Yes, German tends to have more exceptions to its rules than instances where the rules apply. That's a classic complaint -- Mark Twain wrote about it in "The Awful German Language".
Note that the plural of "Apfel" is "Äpfel", so it does change. There are a few words where a vowel changes to an umlaut in the plural: "Baum" -> "Bäume", "Ofen" -> "Öfen". An example where the plural is the same as the singular is "Teller".
Das Ei is a neuter noun. Plural -e is used with masculine and feminine nouns.
A question re. pronunciation: the "r" ending eier is not pronounced here. Is that hoch deutsch, plat deutsch, or another dialect? A relative of mine pronounces "r" almost gutterally, similar to French: "garten" sounds like "garchten". Perhaps a native German could explain. Thanx in advance!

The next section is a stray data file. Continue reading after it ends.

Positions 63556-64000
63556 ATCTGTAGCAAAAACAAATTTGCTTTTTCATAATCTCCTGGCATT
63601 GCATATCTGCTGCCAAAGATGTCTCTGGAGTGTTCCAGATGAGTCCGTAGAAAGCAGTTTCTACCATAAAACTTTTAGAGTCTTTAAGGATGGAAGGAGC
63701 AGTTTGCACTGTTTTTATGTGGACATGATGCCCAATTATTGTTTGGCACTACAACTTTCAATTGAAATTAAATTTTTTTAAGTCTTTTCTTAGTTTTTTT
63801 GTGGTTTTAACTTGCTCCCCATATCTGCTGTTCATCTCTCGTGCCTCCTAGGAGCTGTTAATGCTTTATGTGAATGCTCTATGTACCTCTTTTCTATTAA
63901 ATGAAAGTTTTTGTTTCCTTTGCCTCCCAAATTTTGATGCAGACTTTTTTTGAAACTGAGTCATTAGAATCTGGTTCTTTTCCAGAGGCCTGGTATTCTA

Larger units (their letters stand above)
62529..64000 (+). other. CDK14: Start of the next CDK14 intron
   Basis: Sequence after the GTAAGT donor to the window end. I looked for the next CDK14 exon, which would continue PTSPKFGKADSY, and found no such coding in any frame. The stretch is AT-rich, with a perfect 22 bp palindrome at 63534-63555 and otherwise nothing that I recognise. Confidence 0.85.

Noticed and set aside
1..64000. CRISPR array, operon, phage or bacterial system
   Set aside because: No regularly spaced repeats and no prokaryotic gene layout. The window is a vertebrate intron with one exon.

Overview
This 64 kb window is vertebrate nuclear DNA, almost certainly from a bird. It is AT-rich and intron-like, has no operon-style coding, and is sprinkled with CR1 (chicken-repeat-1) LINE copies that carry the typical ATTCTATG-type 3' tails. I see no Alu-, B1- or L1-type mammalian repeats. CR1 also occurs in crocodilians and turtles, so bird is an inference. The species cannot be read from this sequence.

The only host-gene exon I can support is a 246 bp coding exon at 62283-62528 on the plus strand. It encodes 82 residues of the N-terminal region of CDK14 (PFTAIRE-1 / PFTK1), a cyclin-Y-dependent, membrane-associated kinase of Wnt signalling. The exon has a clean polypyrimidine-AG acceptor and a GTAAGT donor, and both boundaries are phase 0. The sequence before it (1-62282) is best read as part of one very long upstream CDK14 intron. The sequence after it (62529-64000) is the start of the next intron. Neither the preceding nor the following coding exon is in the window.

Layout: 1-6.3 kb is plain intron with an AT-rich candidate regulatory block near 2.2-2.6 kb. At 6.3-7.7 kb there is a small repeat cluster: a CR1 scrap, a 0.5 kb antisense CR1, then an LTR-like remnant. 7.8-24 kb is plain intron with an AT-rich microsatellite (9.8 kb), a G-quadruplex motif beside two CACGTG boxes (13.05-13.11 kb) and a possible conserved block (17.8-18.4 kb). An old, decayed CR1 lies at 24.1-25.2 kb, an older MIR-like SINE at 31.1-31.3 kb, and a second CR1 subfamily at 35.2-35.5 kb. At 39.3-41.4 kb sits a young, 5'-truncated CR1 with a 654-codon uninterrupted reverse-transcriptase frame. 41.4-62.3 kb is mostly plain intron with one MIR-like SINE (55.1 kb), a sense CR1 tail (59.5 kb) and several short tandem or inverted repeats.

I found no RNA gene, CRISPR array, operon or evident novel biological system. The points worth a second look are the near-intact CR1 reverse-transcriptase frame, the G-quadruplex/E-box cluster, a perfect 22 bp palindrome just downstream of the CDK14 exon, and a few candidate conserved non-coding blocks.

My guess is that your relative is Rhenanian or Hessian. For these dialects, a hard pronunciation of the r before a hard consonant is characteristic. In other dialects -- that of the Ruhrgebiet for example -- the r is slurred, so it sounds more like "Gahten". Others might use a rhotic r. But all dialects I am aware of drop the 'r' at the end of "Eier" -- if you pronounce that 'r' it's going to sound like a French or Slavic accent.